The interpretation of the "Borders" theme was at the core of this year's competition. The picture, entitled "Glasgow World", didn't win the main award, but was among the 50 best pictures chosen to be part of a book. The following questionnaire answers a series of questions that the finalists were asked about their photograph and the story behind it. Enjoy!
What's your name?
Anna Battista. I'm a freelance journalist, writer, researcher and independent scholar with a personal passion for photography.
What made you decide to participate?
The theme of the competition sounded really intriguing. Borders could be considered in a negative way as something that divides one thing from the next, but also as a balancing line, a sublime place where everything is suspended between two extremes and this is how I wanted to interpret the theme in my picture.
Please explain the process/thinking behind your photo. Why this photo?
Scottish artist Frank Boyle and I were walking around the Barras Market in the East End of Glasgow on a Sunday morning. The main idea was having a look around its mix of street and indoor stalls, get inspired by unusual things and look for books, old magazines and hardware tools. I was also looking at the theme of dereliction for a post about it in connection with fashion for my site Irenebrination. We turned a corner and passed this surreal gravestone display and the contrasts between the hustle and bustle of a market and the quietness of death immediately came to my mind. I was mesmerised. In the last few years, the loss of some members of my family deeply touched me and I started pondering more about life and death. The gravestone display was directly under the sign that read "World" and it evoked in my mind the invisible border between these two states. Was the booth actually telling me that life ends in death or that death is nearer to the chaos of life than I had ever imagined? The more I looked at the gravestone display, the more I felt it was almost like a portal to an underworld that hinted at a series of "borderline" dichotomies - from chaos Vs quietness to joy Vs sadness. The rolled up grass carpet in the background also looked like a shroud containing a body, while the carefully folded three-stripe tracksuit seemed to be an irreverent version of Jesus' linen burial cloth, hinting at a urban resurrection. On a personal level the image also came to represent a border, evoking the personal illusions and delusions I lived in Glasgow and, architecturally speaking, it established a further contrast and a border with the Barrowlands (also located in this area), the historical music venue where many iconic bands play. In a nutshell, there were so many different borders in this one shot that it became a favourite of my three submissions to the Tiger Camera Competition. One final note: I entitled the photo "Glasgow World" - that translates in Italian as "Mondo Glasgow" - thinking about the Italian "Mondo Movies". This subgenre - the result of a combination of documentaries with exploitation films - often featured strong and shocking images and themes, claiming to show the bizarre and unusual in the world, even though the movies weren't usually entirely real. This dichotomy is still standing in my picture since it looks like showing something really shocking, but, if you know the real story behind it, you discover there isn't anything controversial or scary about it, since this is actually a real gravestone display.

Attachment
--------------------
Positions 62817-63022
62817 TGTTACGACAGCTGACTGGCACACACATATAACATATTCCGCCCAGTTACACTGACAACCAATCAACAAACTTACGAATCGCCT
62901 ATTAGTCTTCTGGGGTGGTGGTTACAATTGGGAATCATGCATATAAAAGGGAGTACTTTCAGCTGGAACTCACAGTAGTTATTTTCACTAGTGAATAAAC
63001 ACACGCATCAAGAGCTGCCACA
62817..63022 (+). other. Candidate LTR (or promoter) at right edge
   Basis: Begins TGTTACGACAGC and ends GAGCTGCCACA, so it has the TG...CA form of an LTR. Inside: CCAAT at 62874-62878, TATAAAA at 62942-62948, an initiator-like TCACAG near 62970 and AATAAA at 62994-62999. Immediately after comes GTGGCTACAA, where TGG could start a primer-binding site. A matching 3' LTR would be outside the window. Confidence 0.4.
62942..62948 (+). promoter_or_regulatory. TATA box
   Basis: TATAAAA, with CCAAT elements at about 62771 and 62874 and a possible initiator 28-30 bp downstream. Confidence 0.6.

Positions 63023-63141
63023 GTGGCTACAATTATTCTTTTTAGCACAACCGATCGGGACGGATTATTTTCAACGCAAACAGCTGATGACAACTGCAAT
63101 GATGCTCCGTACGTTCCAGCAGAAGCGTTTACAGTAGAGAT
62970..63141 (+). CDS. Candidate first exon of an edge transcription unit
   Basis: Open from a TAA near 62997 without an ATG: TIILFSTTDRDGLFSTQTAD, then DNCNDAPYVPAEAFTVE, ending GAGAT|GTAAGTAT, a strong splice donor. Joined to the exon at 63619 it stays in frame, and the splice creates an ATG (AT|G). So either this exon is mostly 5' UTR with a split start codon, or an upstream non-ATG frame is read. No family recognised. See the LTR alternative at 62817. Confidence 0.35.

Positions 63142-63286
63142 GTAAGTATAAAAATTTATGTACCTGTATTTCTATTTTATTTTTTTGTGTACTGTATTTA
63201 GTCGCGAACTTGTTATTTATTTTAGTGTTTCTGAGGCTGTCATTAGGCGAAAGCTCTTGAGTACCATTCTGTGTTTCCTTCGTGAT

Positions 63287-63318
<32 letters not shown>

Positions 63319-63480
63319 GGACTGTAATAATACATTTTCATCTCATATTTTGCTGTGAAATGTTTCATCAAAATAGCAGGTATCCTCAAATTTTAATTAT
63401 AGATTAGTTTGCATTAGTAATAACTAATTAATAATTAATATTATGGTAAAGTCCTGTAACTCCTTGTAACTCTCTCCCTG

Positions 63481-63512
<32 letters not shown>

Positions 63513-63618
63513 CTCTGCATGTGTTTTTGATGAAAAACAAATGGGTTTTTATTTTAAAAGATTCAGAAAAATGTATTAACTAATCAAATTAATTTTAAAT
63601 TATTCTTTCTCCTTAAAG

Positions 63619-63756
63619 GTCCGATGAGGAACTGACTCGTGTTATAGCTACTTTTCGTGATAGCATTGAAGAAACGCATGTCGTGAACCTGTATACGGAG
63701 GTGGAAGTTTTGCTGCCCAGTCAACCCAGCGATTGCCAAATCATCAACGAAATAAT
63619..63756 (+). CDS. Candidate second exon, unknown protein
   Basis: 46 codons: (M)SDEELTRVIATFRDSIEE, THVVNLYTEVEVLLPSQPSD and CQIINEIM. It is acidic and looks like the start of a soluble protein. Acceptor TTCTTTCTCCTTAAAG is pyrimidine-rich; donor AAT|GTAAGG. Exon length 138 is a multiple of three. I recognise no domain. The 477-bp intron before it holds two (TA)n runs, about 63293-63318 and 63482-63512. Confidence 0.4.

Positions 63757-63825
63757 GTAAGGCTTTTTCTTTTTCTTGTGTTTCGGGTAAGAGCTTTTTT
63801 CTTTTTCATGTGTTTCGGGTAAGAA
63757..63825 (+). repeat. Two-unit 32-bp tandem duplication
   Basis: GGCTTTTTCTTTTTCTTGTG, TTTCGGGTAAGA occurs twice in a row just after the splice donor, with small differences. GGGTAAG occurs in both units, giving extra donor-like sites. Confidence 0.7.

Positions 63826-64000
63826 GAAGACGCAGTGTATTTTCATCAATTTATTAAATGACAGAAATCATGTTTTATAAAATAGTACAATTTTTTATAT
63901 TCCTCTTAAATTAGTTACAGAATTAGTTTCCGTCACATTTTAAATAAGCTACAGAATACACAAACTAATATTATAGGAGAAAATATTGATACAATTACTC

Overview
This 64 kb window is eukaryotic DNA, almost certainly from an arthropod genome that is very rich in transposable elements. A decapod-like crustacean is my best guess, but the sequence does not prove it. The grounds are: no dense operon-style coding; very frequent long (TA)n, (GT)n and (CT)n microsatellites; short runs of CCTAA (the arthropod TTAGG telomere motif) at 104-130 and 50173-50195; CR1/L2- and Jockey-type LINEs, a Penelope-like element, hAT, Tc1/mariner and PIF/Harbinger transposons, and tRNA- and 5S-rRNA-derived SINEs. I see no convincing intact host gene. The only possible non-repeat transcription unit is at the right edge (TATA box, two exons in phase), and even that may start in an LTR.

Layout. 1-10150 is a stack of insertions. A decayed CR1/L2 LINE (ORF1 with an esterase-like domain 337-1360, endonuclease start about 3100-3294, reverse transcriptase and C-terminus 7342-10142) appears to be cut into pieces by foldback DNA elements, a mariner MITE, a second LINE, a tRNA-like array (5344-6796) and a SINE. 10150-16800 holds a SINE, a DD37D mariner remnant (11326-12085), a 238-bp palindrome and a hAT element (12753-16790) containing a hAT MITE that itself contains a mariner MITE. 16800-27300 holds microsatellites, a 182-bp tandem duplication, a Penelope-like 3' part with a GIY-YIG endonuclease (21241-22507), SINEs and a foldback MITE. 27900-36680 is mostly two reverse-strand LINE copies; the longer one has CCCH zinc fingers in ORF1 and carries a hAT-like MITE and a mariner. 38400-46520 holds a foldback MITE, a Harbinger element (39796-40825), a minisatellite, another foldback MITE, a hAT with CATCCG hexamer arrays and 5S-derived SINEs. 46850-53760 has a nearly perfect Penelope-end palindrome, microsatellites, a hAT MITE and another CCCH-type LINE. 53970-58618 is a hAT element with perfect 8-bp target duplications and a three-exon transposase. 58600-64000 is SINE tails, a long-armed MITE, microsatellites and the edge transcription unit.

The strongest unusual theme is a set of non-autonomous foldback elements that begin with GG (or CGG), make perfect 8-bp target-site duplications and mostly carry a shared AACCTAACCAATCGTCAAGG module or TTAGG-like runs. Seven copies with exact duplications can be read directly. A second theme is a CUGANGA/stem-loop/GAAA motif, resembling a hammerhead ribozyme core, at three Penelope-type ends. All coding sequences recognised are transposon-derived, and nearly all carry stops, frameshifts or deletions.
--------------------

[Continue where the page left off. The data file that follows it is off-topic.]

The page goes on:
What camera did you use?
A battered Kodak EasyShare Sport, a tiny pocket camera I stole off my brother. Small cameras are perfect when you don't want to attract the attention of other people in busy places and, being waterproof, this camera is handy in the temperamental Scottish weather and in torrential rain.
Where was the photo taken?
The Barras Market, Glasgow, Scotland.
Is photography a part of your everyday life?
Photography runs in the family, but more as a personal passion rather than a professional career: old family photograph albums have always been an obsession of my mother and my aunts, while my father used to take a lot of pictures of damaged cars for his job as a Motor Vehicle Assessor. This meant there were always a lot of cameras and films lying around the house and this was an irresistible temptation for my brother and I. We would steal the stuff and take terrible pictures trying to come up with surreal shots. We never managed to beat my father's accidentally experimental skills, though: one time he employed a used film with some car pictures to take photographs of my cousin's wedding. All the pictures were ruined, but the final result was tragicomic with lots of car parts replacing human limbs - unforgettable pre-digital era effects! Maybe that's why I'm more interested in taking shots of inanimate objects, unusual and disquieting places, or mechanical parts...
Will you participate again in the 2016 competition?
Yes, and can't wait to hear more about the main theme!
Finally so we know what to do better: What do you think is the Best and Not So Good thing about the Tiger Camera Competition?
Well, there are many great things about the competition: there is no entry fee and you can post three images, so you get more than just one chance to win. The first prize offers a great opportunity to the winner to travel and get visually inspired by another country. Yet also the finalists get a great reward as being published in a book that will be widely distributed in the Tiger stores and will be available at a very reasonable price is something that puts a smile on your face. What's not so good? Well, I would personally get three main winners rather than just one, and expand the number of finalists to one hundred. You know what they say - "The More The Merrier"!
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